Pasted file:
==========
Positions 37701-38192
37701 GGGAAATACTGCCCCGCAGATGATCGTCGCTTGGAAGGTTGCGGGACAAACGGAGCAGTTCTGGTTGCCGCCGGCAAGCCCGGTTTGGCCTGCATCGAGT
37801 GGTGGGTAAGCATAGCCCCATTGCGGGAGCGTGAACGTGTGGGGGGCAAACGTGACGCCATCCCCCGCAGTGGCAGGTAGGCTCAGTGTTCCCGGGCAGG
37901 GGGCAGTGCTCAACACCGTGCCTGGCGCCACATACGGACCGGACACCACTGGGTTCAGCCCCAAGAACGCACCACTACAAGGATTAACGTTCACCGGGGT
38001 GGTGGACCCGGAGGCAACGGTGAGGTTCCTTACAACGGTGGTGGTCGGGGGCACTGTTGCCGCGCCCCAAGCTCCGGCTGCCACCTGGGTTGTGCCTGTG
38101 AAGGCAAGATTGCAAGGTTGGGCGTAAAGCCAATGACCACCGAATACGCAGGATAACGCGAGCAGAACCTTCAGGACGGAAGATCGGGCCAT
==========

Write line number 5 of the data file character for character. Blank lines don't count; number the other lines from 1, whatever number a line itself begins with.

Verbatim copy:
38001 GGTGGACCCGGAGGCAACGGTGAGGTTCCTTACAACGGTGGTGGTCGGGGGCACTGTTGCCGCGCCCCAAGCTCCGGCTGCCACCTGGGTTGTGCCTGTG